Anger over land failures

2009-12-11 00:00

THE staggering failure of the Land Restitution Programme became the subject of a heated debate yesterday at the 30th anniversary of the Association for Rural Advancement (Afra) as numerous claimants attacked the Land Affairs Department.

It is estimated that at least 50% of the projects of the land restitution programme have collapsed.

Claimants say the lethargic pace at which the department is processing their claims and the lack of adequate after-claim support are behind the collapse of many farms.

They described the department’s ambition to redistribute 30% of commercial farms to black farmers as impossible, saying that even if the department is able to force through that target, it will be devastating for the agricultural sector.

William Mnyandu, one of the claimants and the chairperson of the Ekuthuleni Community Property Association, said that although they put their claim in in 1996, they have yet to see any “productive fruits” of that process.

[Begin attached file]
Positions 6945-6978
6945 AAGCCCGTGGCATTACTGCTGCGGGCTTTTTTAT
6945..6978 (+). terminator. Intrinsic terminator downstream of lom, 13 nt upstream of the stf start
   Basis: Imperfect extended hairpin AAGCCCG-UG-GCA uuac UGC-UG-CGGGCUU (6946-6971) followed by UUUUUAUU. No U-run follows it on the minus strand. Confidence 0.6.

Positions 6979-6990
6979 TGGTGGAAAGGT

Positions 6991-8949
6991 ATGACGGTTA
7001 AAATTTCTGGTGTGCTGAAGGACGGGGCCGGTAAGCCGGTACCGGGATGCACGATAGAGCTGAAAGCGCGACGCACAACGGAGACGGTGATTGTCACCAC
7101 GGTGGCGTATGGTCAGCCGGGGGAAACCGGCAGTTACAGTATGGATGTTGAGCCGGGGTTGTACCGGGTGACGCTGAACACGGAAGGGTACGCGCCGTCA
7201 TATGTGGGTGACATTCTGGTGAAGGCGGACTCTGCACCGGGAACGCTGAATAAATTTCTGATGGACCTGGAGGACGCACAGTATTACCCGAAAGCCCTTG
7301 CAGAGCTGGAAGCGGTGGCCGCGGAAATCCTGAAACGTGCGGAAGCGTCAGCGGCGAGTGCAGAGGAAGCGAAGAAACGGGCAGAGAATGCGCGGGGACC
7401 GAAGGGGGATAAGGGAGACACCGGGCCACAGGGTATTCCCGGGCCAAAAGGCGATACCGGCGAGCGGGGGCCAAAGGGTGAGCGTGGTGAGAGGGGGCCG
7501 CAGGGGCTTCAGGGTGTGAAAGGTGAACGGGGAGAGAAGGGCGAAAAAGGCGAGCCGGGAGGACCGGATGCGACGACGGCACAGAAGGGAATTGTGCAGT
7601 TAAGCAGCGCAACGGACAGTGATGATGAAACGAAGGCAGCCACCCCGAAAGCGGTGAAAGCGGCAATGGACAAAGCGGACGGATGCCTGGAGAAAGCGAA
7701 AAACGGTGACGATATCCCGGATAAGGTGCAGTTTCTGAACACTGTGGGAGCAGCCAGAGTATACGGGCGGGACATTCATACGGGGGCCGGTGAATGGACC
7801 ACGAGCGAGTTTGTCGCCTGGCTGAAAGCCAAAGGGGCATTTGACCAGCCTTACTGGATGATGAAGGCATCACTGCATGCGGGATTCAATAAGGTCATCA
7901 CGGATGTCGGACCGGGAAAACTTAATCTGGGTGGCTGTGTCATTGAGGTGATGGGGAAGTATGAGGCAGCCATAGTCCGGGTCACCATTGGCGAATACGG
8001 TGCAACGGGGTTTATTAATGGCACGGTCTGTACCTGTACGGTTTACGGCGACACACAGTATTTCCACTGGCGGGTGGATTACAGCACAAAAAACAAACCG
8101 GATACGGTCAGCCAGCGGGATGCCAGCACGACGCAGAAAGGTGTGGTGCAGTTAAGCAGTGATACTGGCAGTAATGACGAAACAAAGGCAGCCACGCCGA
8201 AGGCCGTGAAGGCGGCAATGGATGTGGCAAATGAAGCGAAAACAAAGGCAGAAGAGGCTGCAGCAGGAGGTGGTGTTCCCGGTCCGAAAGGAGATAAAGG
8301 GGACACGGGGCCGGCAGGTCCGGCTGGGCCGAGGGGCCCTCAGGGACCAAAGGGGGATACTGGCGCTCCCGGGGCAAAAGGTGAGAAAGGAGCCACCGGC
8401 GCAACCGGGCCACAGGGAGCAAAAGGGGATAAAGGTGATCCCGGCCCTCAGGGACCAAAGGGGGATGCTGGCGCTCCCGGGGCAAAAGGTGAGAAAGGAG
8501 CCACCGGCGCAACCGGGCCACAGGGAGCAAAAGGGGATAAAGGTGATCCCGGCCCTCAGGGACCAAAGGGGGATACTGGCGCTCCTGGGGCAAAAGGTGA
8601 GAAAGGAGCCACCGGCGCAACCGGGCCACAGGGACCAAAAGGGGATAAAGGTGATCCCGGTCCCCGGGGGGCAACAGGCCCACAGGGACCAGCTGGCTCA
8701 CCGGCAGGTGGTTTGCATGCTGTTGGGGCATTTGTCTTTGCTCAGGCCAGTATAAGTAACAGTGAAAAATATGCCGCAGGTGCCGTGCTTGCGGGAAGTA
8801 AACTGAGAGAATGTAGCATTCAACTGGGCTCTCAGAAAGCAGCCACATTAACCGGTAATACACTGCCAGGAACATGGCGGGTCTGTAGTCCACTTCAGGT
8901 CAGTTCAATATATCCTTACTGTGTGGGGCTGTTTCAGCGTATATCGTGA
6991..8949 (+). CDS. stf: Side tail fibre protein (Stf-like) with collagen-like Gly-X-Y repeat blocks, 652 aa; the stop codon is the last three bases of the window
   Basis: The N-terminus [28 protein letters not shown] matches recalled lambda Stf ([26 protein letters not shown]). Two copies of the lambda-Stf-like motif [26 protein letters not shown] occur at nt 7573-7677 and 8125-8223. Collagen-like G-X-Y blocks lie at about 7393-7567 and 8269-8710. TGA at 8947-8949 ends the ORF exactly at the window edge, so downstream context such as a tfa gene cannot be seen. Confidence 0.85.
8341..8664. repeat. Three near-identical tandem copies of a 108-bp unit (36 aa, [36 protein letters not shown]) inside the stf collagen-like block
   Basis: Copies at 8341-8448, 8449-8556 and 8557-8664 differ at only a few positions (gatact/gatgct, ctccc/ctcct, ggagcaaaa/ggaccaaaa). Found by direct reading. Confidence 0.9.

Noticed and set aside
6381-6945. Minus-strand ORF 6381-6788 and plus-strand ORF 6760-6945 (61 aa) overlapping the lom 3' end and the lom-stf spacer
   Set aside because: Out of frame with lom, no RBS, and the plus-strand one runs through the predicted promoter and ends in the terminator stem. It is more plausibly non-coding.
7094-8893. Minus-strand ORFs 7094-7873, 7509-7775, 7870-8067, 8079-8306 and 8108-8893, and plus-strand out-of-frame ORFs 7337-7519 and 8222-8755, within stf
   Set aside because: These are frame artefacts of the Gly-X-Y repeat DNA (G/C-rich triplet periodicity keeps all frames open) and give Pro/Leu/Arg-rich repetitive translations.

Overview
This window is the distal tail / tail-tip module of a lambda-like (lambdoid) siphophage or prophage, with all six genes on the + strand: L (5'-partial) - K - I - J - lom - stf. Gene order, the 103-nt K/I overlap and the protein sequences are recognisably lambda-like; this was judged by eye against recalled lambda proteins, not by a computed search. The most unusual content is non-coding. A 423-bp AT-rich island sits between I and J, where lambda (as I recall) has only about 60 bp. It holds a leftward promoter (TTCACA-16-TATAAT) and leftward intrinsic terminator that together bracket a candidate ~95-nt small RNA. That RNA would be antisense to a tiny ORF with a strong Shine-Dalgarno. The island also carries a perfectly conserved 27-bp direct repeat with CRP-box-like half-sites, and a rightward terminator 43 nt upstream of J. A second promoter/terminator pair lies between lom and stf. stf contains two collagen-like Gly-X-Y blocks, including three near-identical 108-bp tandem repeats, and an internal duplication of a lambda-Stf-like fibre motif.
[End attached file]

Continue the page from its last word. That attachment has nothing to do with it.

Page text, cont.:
He questioned the government’s intention of redistributing 30% of white-owned farm land to black farmers, saying that will be disastrous for the country.

“The government wants to redistribute 30% of the land, but that will mean that the country has gone down by 30%, because you cannot put the farm on restitution and then not properly look after it.”

He cited the lack of operational capacity in the department as the major cause of the many failures in the land restitution programmes and called for each of the projects to be assessed and dealt with efficiently to make them a success.

Richard Clacey, a board member and treasurer at Afra, labelled the billions of rand spent on the projects as a poor investment as there were no social or economic returns. He said those billions could have been better used elsewhere.

Clacey said the department is failing in its mandate because it is protected by the Constitution.

“Land restitution is in the Constitution so it has to happen and that has protected the department from public scrutiny.”

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